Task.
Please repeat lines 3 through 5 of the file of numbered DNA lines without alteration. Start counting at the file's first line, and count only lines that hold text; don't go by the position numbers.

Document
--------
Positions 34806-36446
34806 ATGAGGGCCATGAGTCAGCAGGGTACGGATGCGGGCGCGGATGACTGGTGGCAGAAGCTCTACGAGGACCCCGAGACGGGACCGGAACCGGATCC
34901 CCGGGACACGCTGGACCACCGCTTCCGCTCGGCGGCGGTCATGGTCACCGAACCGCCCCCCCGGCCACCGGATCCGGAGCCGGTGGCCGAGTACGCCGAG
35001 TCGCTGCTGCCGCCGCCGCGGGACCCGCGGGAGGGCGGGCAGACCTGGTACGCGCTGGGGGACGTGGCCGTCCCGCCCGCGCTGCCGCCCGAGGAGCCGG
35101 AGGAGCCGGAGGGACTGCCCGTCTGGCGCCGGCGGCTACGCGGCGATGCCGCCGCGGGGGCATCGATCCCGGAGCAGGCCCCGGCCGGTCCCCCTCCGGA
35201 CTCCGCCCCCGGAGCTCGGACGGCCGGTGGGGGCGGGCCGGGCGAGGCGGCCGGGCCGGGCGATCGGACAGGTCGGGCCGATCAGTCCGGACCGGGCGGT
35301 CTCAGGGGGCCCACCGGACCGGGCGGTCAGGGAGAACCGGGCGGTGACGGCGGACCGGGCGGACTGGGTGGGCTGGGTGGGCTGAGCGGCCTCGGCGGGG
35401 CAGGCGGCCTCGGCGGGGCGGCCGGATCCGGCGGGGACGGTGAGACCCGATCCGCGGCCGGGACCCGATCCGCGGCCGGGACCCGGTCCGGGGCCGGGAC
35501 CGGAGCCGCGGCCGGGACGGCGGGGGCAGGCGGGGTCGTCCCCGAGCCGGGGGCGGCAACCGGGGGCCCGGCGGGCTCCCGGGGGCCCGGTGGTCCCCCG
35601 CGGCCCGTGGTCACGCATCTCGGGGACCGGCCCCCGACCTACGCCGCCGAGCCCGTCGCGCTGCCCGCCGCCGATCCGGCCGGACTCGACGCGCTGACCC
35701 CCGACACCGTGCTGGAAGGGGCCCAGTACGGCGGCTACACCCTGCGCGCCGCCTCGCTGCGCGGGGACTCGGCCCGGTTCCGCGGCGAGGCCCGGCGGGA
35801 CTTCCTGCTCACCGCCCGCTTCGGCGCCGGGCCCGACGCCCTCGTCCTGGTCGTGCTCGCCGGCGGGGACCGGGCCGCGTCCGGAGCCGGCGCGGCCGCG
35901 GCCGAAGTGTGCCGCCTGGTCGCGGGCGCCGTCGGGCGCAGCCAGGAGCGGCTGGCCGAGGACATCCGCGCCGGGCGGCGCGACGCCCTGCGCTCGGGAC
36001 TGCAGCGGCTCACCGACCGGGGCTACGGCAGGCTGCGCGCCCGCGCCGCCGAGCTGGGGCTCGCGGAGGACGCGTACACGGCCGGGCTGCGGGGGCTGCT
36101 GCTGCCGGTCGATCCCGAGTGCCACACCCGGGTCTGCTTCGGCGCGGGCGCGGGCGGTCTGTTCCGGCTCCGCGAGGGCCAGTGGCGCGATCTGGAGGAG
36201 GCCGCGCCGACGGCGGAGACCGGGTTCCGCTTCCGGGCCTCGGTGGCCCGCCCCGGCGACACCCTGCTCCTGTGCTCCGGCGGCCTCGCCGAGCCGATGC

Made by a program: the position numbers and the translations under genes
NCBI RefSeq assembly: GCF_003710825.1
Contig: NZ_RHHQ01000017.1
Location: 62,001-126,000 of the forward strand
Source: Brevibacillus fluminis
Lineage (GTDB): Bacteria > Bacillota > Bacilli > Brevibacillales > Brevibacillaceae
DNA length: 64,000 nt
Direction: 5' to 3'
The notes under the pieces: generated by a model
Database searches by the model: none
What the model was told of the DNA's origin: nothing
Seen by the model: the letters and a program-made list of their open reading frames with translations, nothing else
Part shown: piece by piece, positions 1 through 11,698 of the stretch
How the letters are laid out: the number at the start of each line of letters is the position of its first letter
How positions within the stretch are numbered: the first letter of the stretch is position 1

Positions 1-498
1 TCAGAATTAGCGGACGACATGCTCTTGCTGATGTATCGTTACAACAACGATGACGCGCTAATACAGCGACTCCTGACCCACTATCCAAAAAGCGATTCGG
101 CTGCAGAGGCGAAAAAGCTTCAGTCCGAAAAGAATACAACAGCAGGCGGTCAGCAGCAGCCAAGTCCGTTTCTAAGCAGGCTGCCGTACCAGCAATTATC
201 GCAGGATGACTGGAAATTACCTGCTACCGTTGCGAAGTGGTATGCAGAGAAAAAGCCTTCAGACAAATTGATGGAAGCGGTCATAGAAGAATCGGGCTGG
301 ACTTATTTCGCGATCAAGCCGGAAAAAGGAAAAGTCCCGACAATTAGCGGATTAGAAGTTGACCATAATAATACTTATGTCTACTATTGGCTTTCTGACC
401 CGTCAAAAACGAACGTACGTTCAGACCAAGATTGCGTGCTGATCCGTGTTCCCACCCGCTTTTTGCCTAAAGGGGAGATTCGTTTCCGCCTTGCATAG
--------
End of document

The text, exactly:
34901 CCGGGACACGCTGGACCACCGCTTCCGCTCGGCGGCGGTCATGGTCACCGAACCGCCCCCCCGGCCACCGGATCCGGAGCCGGTGGCCGAGTACGCCGAG
35001 TCGCTGCTGCCGCCGCCGCGGGACCCGCGGGAGGGCGGGCAGACCTGGTACGCGCTGGGGGACGTGGCCGTCCCGCCCGCGCTGCCGCCCGAGGAGCCGG
35101 AGGAGCCGGAGGGACTGCCCGTCTGGCGCCGGCGGCTACGCGGCGATGCCGCCGCGGGGGCATCGATCCCGGAGCAGGCCCCGGCCGGTCCCCCTCCGGA